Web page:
• Illinois – The Illinois Secure Choice Savings Program is a secure choice (i.e., auto-IRA) plan that will fall within the ERISA safe-harbor provisions upon implementation beginning in 2018. Generally, an employer with 25 or more employees that has not offered a retirement plan within the preceding two years will be required to participate in the program, which is operated by its own board within the state’s department of treasury.
• Maryland – The Maryland Small Business Retirement Savings Program and Trust is an auto-IRA plan that will fall within the ERISA safe-harbor provisions upon implementation. Generally, although there will be a deferral for new businesses and those that offer a retirement plan available on the open market, all employers will be required to participate in the plan, which is an independent agency, operated by its own board.
• Massachusetts – The Massachusetts Retirement Plan for Non-Profits is a prototype plan that is subject to ERISA provisions and already underway. Generally, non-profit employers with 20 or fewer employees have the option to voluntarily participate in the plan, which is operated by the state’s department of treasury.
• New Jersey – The New Jersey Small Business Retirement Marketplace is a marketplace approach that, upon expected implementation in 2017, will provide access to products and services that are governed by ERISA provisions. Generally, an employer with fewer than 100 employees will have the option to voluntarily participate in the marketplace, which is operated by the state’s department of treasury.
• Oregon – The Oregon Retirement Savings Plan is an auto-IRA plan that will fall within the ERISA safe-harbor provisions upon implementation late in 2017. Generally, all employers that do not offer a retirement plan will be required to participate in the plan, which is operated by its own board within the state’s department of treasury.
• Washington – The Washington Small Business Retirement Marketplace is a marketplace approach that, upon implementation in early 2017, will provide access to products and services that are governed by ERISA provisions. Generally, an employer with fewer than 100 employees will have the option to voluntarily participate in the marketplace, which is operated by the state’s department of commerce.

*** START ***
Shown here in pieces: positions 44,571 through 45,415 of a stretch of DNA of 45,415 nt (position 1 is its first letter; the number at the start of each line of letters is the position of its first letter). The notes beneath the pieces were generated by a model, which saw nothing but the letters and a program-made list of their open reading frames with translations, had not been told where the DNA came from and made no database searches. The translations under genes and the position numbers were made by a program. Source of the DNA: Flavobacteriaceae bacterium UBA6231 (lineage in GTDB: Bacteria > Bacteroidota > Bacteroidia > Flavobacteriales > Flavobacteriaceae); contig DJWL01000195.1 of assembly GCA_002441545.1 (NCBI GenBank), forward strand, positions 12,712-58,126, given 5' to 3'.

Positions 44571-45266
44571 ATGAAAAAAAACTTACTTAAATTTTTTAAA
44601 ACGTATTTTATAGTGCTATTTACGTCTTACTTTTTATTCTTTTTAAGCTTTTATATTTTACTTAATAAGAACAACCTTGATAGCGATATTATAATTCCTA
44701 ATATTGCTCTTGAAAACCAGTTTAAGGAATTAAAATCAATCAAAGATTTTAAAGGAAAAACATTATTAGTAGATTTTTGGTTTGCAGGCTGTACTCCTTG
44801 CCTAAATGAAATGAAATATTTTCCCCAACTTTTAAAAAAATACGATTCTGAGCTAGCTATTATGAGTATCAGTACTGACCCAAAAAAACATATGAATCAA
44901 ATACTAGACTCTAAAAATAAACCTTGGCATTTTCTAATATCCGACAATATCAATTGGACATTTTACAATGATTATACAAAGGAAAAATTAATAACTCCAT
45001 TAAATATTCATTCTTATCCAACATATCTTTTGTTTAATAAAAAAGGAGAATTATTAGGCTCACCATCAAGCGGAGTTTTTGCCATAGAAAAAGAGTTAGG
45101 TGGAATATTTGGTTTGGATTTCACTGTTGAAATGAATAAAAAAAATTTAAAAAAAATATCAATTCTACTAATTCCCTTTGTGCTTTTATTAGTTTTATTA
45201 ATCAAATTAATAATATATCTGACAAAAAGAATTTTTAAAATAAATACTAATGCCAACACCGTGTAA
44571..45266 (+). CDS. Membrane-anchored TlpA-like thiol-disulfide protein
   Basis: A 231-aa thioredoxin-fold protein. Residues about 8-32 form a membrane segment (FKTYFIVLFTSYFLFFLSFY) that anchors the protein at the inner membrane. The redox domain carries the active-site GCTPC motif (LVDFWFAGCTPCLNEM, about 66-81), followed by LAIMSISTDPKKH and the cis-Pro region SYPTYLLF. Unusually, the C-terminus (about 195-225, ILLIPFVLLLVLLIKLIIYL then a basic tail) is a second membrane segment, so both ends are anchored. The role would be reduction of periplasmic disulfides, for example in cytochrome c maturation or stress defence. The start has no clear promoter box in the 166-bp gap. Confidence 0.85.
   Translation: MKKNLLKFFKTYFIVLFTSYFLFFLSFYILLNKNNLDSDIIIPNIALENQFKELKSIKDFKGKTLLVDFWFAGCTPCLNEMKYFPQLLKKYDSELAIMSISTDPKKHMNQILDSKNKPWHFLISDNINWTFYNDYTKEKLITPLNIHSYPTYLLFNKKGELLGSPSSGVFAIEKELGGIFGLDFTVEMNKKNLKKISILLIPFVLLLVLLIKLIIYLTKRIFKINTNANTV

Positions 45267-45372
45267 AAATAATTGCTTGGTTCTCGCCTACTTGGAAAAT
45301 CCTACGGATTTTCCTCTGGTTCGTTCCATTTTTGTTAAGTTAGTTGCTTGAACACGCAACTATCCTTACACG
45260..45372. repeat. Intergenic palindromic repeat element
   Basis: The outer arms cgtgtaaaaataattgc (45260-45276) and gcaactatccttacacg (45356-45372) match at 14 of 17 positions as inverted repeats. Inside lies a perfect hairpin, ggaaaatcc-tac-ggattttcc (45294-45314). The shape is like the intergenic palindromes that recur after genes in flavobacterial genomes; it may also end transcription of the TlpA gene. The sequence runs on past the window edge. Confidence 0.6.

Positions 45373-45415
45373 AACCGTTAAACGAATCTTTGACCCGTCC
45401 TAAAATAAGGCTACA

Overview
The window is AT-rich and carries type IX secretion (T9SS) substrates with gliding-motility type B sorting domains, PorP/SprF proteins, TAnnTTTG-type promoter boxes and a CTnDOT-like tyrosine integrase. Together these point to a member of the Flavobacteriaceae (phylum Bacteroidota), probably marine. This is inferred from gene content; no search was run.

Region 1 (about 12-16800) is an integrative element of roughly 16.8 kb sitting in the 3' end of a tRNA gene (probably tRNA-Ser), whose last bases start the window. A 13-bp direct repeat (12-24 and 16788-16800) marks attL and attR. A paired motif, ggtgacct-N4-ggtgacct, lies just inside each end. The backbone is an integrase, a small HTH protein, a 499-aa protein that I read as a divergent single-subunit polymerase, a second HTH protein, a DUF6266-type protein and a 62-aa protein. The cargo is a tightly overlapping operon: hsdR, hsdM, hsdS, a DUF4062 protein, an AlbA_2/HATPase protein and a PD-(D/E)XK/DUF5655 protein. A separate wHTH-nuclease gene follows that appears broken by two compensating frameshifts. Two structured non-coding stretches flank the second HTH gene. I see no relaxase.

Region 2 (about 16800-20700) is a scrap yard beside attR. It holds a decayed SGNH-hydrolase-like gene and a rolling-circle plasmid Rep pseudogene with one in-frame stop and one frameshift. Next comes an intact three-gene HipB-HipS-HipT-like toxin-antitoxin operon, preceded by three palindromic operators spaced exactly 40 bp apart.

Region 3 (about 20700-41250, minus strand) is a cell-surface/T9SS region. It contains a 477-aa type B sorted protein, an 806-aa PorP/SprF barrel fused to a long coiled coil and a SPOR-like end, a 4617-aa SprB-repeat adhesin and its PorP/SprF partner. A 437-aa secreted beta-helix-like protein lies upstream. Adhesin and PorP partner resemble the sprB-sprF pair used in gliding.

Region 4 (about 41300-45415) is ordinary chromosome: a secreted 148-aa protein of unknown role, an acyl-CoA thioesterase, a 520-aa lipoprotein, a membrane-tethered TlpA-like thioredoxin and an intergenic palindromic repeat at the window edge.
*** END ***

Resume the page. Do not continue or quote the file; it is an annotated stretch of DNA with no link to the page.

Considerations and Potential Next Steps for Virginia
The HB 1998 work group made a number of observations that the Commonwealth may find useful in its efforts to improve the retirement savings shortfall and coverage gap. A key consideration is the exclusive benefit rule that governs VRS, which may limit its ability to administer a private sector retirement program. Additional consideration should be given to plan design and feasibility. Financial education is also a critical area for attention in evaluating options for the Commonwealth.
Should the Commonwealth wish to move forward, next steps for consideration may include: identifying the appropriate funding source for the selected option; analyzing the impact of federal and state regulations; and determining program administration for the selected plan, including whether an existing state agency will manage the program or if a new entity is required.
In evaluating these options for potential application in Virginia, impacts to stakeholders must be examined. For employers, impacts may include program structure, participation thresholds, responsibilities and liabilities. Similarly, employee impacts may focus on employment coverage types (full time versus part time), enrollment structure, tax effects, contribution requirements, and benefits portability. In addition, the provider and business communities may also serve an important role in the delivery of services to this population. Finally, the Commonwealth will face decisions pertaining to program funding, liability, administration and governance.
Retirement planning and adequate savings are a challenge for many citizens of Virginia, and the United States as a whole. This is especially true for those without access to a workplace-sponsored retirement savings plan. Just as other states are working to address this issue, the Commonwealth may wish to implement a program for those who do not otherwise have access to a retirement savings plan. This report details the various approaches taken by other states as well as additional information for considering the implementation of such plans. Overall, when considering an approach, decision makers must evaluate impacts to employers, employees, other stakeholders and the state. Among these considerations are the funding source, program administration, and federal and state regulations.